Tag Archives: Tech

Live Press

I have been trying to get Live+Press to work for a couple days, on and off. I’m so glad it finally works.

It was just a matter of turning on one feature, instead of looking through lines of code. I over think things too much!

Now I can continue to use this blog, and not have to ignore my Live Journal.


Now I post on http://www.cpuangel.com/blog and it posts to http://cpu_angel.livejournal.com and adds a link to http://www.cpuangel.com/blog at the bottom. 🙂

Linux creator Torvalds switches to an Apple Mac

Linux creator Linus Torvalds said this afternoon that he’s now running an Apple Macintosh as his main desktop, mainly for work reasons, although partly simply because he’s a self-described “technology whore”.

Torvalds, who initially created Linux for the Intel x86 platform, revealed to the Linux Kernel Mailing List in February during a discussion on kernel size reduction that his main desktop machine no longer featured an x86 processor. Hence, Torvalds said, a patch specific to the x86 platform that he was submitting to the list for consideration was totally untested.

ZDNet Australia was intrigued by this remark, and sought to question Torvalds on why the man who has single-handedly revolutionised the use of Unix on the x86 platform would move away from it, and where he had moved to.

Torvald’s response came quickly and succinctly. “My main machine these days is a dual 2GHz G5 (aka PowerPC 970) – it’s physically a regular Apple Mac, although it obviously only runs Linux, so I don’t think you can call it a Mac any more ;)” he said.

“As to the why … Part of it is simply that I wanted to try something else, and I felt like there were enough people testing the x86 side that it certainly didn’t need me. Part of it is that I personally believe there are two main architectures out there: Power and x86-64 are what _I_ think are the two most relevant ones, and I decided that I had to at least check the other side of it out seriously if I really believed that,” said Torvalds.

However the kernel guru stopped any potential accusations of favouritism in their tracks, saying: “And don’t read anything really deep into that – Linux supports 20+ architectures, and the fact that I personally think that two of them are more likely to be the most relevant really doesn’t mean all that much. It’s just a personal quirk of mine.”

But it turns out that the man who created a revolutionary operating system which he initially described as “just a hobby, won’t be big and professional like GNU”, is probably not all that different from any other technology enthusiast.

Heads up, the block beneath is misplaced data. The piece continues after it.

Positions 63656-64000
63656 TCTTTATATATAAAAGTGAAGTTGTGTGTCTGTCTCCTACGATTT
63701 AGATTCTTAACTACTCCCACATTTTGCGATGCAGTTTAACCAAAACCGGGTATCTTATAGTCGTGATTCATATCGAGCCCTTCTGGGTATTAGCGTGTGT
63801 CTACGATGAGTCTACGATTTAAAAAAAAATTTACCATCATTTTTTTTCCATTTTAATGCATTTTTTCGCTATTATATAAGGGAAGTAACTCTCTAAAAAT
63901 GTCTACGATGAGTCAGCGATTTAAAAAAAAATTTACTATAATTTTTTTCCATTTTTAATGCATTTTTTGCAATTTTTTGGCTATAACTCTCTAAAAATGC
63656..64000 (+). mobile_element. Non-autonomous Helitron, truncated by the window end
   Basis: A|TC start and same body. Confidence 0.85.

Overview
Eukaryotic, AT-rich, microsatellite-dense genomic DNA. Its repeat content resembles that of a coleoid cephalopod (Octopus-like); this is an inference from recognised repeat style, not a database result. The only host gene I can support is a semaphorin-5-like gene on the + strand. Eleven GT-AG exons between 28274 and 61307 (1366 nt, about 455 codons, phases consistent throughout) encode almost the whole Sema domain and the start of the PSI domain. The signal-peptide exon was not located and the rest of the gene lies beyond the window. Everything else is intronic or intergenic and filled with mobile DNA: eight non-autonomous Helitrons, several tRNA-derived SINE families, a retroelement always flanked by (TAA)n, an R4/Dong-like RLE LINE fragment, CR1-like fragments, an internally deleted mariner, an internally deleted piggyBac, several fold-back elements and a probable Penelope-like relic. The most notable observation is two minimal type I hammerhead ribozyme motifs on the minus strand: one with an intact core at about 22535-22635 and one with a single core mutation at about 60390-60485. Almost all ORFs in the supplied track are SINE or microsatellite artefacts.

“Oh, and part of it is that I got the machine for free,” said Torvalds, “I’m really a technology whore.”


Copyright © 2005 CNET Networks, Inc. All Rights Reserved.
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Image flaw exposes Windows PCs

Microsoft has issued a warning about a critical vulnerability in Windows that could let carefully crafted pictures act as bearers of malicious code.

The flaw was found in the code that the operating system and other Windows programs use to display images prepared in the popular Jpeg format.

The vulnerability has been found in more than a dozen Microsoft programs.

Millions affected

At risk programs include Office XP 2003, Office 2003, Windows Server 2003, Internet Explorer 6 plus some versions of Digital Image Pro and Picture It.

The software giant urged all users who are at risk to download and install a patch for the vulnerability.

Microsoft has also produced a tool that helps users find out if they are running software that contains the vulnerable computer code.

It said that the flaw could only be exploited if users are tricked into opening an image crafted to exploit the vulnerability.

Anyone falling victim to the loophole could have their computer taken over by an attacker.

Microsoft said that it had no evidence that the Jpeg loophole was being actively exploited.

However, because Internet Explorer is one of the programs vulnerable it is theoretically possible that someone could fall victim to a virus written to exploit the flaw just by visiting a website that used such carefully crafted images.

Any image written to exploit the flaw could prove successful because before now people have fallen victims to e-mail viruses when they clicked on attachments that claimed to be a picture.

The flaw in the way that Windows handles the popular Jpeg file format is called a buffer over-run.

Many old viruses have used buffer over-runs to get malicious code on to target machines.

The advisory about the Jpeg flaw is the 28th advisory that Microsoft has issued this year. Often these advisories detail several vulnerabilities. One advisory issued in April mentioned more than 20 separate loopholes in Windows XP.

Microsoft said that anyone who has downloaded and installed the SP2 update for Windows XP is not at risk from this vulnerability.

However, anti-virus firm Sophos said those that have installed SP2 should not be complacent.

“If you are running applications on XP SP 2 which do have the flaw you could be putting your computer at risk,” said Graham Cluley from anti-virus firm Sophos.

Mr Cluley urged users in such a situation to download and apply the patch.